Mexican Drug Cartels Find Their Next Target In The Last Place You’d Expect
(UnitedHeadlines.com) – It’s not surprising that Mexican cartels smuggle drugs into the United States, especially considering the Biden administration’s handling of the border. However, for these criminal organizations to seemingly target one state, in particular, is quite alarming. Unfortunately, this seems to be what is happening in Montana, and the effects have been devastating.
Fox News recently reported on the opioid problem in the Treasure State, noting that Montana’s authorities have confiscated three times as many fentanyl pills so far in 2022 as they had in all of 2021. The sudden rise is taking more lives than ever.
In Browning, Montana, the Blackfeet Indian Reservation had declared a state of emergency after 17 people overdosed and 4 died within a single week.
Austin Knudsen, Montana Attorney General, told Fox News the state’s crime lab discovered there’s been a 1,100% increase in fentanyl deaths since 2020. Knudsen, a Republican, believes cartels from Mexico are intentionally targeting Montana.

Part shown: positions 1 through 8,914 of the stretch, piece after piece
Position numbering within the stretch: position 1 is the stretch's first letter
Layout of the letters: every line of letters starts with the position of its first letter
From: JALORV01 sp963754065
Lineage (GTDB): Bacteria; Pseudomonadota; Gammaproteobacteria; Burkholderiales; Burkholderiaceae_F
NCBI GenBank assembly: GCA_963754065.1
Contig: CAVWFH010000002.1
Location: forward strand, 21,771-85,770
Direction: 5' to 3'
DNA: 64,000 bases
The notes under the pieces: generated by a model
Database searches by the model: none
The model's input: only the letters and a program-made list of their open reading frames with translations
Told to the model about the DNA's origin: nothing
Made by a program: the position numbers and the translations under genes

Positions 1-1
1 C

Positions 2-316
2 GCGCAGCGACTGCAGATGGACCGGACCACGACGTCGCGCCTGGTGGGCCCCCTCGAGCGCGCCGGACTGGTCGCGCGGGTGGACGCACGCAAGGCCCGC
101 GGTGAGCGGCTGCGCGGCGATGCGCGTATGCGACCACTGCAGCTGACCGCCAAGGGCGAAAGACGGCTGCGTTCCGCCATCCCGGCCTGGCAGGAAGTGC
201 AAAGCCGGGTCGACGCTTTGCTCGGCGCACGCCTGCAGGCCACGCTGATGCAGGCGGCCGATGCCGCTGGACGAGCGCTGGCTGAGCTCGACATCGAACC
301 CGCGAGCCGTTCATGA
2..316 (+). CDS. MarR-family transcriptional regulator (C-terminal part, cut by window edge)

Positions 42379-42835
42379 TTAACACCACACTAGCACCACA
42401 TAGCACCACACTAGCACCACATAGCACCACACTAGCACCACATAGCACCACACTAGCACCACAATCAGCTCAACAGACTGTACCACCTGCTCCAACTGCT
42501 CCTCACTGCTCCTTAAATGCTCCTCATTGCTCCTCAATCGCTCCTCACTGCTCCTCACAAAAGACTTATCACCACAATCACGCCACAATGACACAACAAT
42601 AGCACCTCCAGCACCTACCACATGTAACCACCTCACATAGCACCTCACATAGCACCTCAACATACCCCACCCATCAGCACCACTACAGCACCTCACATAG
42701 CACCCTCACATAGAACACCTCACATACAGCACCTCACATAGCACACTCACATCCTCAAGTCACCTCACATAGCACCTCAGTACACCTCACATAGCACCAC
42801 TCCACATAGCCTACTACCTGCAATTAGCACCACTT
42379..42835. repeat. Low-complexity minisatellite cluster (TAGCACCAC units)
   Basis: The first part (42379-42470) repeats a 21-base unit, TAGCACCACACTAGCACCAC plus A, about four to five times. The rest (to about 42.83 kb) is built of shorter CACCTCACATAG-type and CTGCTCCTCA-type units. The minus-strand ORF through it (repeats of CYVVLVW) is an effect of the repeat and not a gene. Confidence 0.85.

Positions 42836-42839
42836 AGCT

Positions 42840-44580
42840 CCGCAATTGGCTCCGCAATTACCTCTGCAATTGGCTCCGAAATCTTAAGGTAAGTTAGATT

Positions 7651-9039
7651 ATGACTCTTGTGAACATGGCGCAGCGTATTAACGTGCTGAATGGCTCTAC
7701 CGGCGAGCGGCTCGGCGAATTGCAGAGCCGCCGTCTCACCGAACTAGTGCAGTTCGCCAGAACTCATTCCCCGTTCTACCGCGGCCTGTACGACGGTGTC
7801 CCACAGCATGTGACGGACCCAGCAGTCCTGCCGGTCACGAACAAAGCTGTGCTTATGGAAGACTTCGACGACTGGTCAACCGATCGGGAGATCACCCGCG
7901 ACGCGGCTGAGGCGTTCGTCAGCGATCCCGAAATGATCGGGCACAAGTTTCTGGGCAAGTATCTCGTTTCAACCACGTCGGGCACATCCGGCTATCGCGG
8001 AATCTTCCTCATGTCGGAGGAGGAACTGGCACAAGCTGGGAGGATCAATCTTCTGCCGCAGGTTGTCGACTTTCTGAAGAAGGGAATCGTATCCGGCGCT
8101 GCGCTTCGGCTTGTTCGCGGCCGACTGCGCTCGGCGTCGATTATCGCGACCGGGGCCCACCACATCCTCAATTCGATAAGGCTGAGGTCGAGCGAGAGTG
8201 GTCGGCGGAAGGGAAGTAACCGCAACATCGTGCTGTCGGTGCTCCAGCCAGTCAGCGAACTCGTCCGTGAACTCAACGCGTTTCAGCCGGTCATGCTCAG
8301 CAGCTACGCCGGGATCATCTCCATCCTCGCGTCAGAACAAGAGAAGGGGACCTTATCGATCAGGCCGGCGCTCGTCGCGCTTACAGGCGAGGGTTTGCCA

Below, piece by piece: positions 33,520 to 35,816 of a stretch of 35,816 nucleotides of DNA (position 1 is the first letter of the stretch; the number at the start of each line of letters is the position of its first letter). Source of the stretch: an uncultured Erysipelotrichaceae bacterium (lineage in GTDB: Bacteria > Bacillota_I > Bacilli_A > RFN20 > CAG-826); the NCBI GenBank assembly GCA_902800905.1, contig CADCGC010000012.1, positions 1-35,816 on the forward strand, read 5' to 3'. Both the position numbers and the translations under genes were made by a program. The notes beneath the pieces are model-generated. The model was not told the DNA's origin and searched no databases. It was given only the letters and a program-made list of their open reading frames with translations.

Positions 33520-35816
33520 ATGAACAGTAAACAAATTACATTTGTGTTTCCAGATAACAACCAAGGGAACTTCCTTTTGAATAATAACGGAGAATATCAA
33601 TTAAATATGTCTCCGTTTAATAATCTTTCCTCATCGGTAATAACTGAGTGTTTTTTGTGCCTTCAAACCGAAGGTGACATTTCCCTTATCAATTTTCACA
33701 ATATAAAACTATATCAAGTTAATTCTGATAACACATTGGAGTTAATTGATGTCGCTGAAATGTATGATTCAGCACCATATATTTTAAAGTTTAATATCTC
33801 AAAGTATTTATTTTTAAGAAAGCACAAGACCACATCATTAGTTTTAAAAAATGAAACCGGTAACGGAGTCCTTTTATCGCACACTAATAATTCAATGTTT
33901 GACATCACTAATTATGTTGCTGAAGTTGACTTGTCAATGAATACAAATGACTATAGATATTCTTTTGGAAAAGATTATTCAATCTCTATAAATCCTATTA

The explanation is simple: more money. The Montana AG explained that cartels are targeting his state because they have a huge profit margin there. Knudsen noted that in the states of Utah, Colorado, and Arizona, a single fentanyl pill sells for $10-$15. But because Montana is farther from the border, it’s harder to get illicit drugs there, allowing dealers to mark up the price to $100 per pill. The Republican further explained that cartels manufacture these pills for “pennies on the dollar” and are making massive amounts of money by selling the drug in Montana.
The AG mentioned that a few years ago, if police found someone with a dozen pills of fentanyl, they considered it a big bust. Now, it’s become common for authorities to find dealers carrying as many as 10,000 pills, enough to kill every person in the Treasure State according to Knudsen.
Despite the incredibly small amounts needed to kill someone (2 mg), fentanyl has become an extremely popular drug among opioid users. Dr. Robert Sherrick, chief medical officer at Community Medical Services, notes that roughly 70% of patients have some trace of fentanyl in their system when admitted for treatment.
Christie Farmer, a recovered methamphetamine addict and Blackfeet Reservation resident, has become an advocate for getting people the help they need. Farmer asserts the best way to help people is to spread awareness about the damage opioids can cause and offer programs that help users get clean. Dr. Sherrick mentioned that fighting fentanyl addiction is more challenging than other opiates and has a much lower rate of success in rehabilitation.
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